Make us your home page
Instagram

Today’s top headlines delivered to you daily.

(View our Privacy Policy)

Financial woes force think tank named after Gov. LeRoy Collins to close

TALLAHASSEE — The Collins Center for Public Policy, one of the state's most well-respected think tanks, announced Thursday that it is closing its doors after 25 years.

A roller-coaster period of growth, followed by recession-induced decline over the last two years, led to a financial fall from which the organization, named after former Gov. LeRoy Collins, could not recover.

"The center has been the standard-bearer for the legacy of former Gov. LeRoy Collins and his vision for a better Florida,'' said Parker Thomson, a Miami lawyer who served as the board's chairman, in a statement Thursday.

For years, the center was called upon to craft solutions to difficult policy challenges, Thomson said. It became the "conscience of Florida" on issues as diverse as ethics and election reforms, racial and ethnic discrimination, public safety, the environment, natural disasters, education, constitutional amendments and smart growth.

In the last election cycle, the center became a go-to source of nonpartisan information on the lengthy list of constitutional amendments on the ballot.

In recent years, the center offered services in foreclosure mediation, launching a program to provide financial counseling and mediation services in six of the 18 judicial districts. During that time, the center increased its staff 62 percent to meet the need and to draw mediation revenue from Fannie Mae.

"Those changes, however, were not nearly offset by grant revenue,'' the center said in a press release Thursday.

Financial problems deepened when Miami-Dade County canceled its foreclosure mediation contract with the center and a robo-signing scam triggered cancelation of the judicial mediation program altogether. The center's revenues dropped from $15.4 million in 2010 to $9.5 million in 2011 and its net revenues declined from $4.3 million to a loss of $4.2 million by July 2011.

Financial woes force think tank named after Gov. LeRoy Collins to close 01/31/13 [Last modified: Thursday, January 31, 2013 9:27pm]
Photo reprints | Article reprints

© 2017 Tampa Bay Times

    

Join the discussion: Click to view comments, add yours

Loading...
  1. Florida woman weighing 325 pounds charged with killing girl by sitting on her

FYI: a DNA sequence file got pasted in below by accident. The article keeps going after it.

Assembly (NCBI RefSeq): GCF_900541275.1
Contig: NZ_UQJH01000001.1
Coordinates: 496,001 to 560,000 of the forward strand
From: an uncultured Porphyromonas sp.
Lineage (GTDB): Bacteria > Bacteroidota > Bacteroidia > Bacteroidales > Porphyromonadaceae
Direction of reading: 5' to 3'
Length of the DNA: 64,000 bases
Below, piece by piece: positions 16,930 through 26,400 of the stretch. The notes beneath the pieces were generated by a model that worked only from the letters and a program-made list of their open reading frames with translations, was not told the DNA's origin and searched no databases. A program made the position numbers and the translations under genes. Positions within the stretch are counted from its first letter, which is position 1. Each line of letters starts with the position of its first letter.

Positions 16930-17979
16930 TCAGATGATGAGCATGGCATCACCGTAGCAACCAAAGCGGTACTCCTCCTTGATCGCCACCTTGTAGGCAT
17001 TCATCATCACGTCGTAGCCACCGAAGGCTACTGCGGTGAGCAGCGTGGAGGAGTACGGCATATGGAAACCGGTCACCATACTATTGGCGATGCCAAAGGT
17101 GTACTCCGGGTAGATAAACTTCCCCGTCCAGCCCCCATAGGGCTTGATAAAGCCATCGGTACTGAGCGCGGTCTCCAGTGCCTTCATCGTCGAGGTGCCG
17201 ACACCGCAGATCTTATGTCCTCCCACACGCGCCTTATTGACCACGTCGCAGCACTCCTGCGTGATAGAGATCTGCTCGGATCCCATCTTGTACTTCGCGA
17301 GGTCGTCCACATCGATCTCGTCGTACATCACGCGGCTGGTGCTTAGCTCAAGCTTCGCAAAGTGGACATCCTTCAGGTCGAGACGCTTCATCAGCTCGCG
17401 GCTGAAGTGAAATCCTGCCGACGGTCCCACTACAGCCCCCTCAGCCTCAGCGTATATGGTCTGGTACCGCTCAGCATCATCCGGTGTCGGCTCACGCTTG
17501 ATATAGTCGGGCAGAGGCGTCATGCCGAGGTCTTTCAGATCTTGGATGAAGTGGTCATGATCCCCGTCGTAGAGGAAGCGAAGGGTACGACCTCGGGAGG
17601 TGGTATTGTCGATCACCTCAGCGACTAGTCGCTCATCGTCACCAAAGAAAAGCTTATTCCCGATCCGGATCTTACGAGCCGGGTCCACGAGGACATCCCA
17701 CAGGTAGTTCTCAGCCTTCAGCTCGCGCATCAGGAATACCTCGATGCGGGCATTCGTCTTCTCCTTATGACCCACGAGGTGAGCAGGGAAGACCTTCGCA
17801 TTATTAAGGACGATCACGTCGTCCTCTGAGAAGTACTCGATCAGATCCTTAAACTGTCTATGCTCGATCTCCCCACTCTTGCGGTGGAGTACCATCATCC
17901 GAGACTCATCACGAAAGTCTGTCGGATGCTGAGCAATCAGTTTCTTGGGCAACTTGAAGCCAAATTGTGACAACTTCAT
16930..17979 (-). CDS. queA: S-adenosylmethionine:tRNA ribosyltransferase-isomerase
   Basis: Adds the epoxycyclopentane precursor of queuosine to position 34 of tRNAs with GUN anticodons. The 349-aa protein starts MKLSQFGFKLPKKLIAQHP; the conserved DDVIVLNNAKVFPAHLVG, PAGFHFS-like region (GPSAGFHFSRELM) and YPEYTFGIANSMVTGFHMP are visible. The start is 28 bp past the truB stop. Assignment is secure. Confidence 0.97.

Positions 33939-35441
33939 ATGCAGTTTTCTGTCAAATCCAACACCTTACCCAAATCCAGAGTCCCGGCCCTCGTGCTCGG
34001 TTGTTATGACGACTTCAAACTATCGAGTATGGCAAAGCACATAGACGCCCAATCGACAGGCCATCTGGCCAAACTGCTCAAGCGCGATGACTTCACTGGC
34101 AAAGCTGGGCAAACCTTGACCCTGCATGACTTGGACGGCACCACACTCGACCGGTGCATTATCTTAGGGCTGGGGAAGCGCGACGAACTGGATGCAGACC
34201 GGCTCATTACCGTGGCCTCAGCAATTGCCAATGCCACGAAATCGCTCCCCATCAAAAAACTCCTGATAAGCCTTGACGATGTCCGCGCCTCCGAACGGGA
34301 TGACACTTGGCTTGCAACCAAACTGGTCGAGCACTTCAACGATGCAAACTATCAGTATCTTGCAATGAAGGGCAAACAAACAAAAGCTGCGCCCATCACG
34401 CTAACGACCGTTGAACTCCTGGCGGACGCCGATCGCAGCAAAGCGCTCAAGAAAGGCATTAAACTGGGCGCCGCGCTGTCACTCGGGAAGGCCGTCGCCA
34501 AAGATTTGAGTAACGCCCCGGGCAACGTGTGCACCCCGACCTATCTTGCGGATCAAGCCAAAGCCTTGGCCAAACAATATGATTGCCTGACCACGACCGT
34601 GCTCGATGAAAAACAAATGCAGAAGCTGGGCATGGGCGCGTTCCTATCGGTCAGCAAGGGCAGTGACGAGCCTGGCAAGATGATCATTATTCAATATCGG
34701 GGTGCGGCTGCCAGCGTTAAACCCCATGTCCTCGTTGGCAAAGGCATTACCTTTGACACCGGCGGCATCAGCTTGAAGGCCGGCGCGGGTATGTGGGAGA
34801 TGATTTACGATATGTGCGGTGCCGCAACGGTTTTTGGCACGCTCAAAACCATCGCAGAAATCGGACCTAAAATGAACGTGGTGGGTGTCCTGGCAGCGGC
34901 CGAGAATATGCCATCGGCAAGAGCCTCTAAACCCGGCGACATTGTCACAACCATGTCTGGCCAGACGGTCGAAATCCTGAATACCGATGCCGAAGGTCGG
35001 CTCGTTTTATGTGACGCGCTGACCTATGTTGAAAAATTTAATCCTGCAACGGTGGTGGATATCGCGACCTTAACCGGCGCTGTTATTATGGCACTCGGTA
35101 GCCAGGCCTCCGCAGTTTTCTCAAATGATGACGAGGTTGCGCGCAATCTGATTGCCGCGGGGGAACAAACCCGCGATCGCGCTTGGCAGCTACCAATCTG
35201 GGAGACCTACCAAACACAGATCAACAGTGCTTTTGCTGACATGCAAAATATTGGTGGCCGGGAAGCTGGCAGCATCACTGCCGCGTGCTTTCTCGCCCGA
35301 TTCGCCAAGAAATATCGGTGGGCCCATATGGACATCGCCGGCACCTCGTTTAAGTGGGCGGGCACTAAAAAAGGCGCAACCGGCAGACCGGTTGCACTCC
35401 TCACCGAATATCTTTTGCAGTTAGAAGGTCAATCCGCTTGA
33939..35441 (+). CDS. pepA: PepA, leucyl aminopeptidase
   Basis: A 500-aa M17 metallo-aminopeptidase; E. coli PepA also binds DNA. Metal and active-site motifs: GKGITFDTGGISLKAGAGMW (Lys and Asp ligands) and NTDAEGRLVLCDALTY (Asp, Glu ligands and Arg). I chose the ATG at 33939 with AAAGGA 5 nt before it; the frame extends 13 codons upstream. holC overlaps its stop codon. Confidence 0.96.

Crime

    PENSACOLA — A 325-pound (150-kilogram) Florida woman is charged with killing her 9-year-old cousin by sitting on the child as punishment.

    This Oct. 14, 2017 photo made available by the Escambia County Sheriff's Office, Fla., shows Veronica Green Posey under arrest. Posey is charged with killing her 9-year-old cousin by sitting on the child as punishment. Posey, who weighs 325 pounds, first punished the girl with a ruler and metal pipe before sitting on her for at least 10 minutes. [Escambia County Sheriff's Office via AP]
  2. Girl, 8, got on 'tippy toes' to peer over cruise ship railing, then fell to her death

    Accidents

    MIAMI — A family cruise to paradise turned into a nightmare on Saturday, when an 8-year-old tumbled over the inner railings of a ship and fell to her death.

    Friends and family mourn Zion Smith, the 8-year-old girl who fell to her death aboard a Carnival cruise in Miami this weekend. [Image from Facebook]
  3. Bucs Cannon Fodder podcast: Looking back at what went wrong

    Bucs

    In his latest Cannon Fodder podcast, Greg Auman says Monday brought good news relating to Jameis Winston's shoulder injury.

    A frustrated Mike Evans sits on the bench during the second half of the Bucs' loss to the Cardinals Sunday in Arizona. [LOREN ELLIOTT   |   Times]
  4. Syrian commander says Raqqa has been captured from militants

    World

    BEIRUT — U.S.-backed Syrian forces liberated the city of Raqqa on Tuesday from Islamic State militants, a senior commander said, in a major defeat for the collapsing extremist group that had proclaimed it to be the capital of its "caliphate."

    This frame grab from video released Sunday, Oct. 15, 2017 and provided by Furat FM, a Syrian Kurdish activist-run media group, shows Syrian Islamic State group fighters who surrendered entering a base of the U.S.-backed Syrian Democratic Forces (SDF), in Raqqa, Syria. A spokesman for the SDF in Syria says it will be in control of the northern city of Raqqa "within a few days" after attacking the last pocket held by the Islamic State group. SDF fighters launched an operation to retake the last IS-held pocket of Raqqa after some 275 militants and their family members surrendered. [Furat FM via AP]
  5. Drug czar nominee Marino withdraws name amid report he weakened DEA

    National

    WASHINGTON — President Donald Trump said Tuesday that his nominee to be the nation's drug czar is withdrawing from consideration for the job.

    U.S. Rep. Tom Marino, R-Pa., left, sponsored the law that weakened the DEA's enforcement abilities. Seen with Rep. Trey Gowdy, R-S.C., in 2015, Marino is nominated to be the nation's drug czar. [Andrew Harrer | Bloomberg]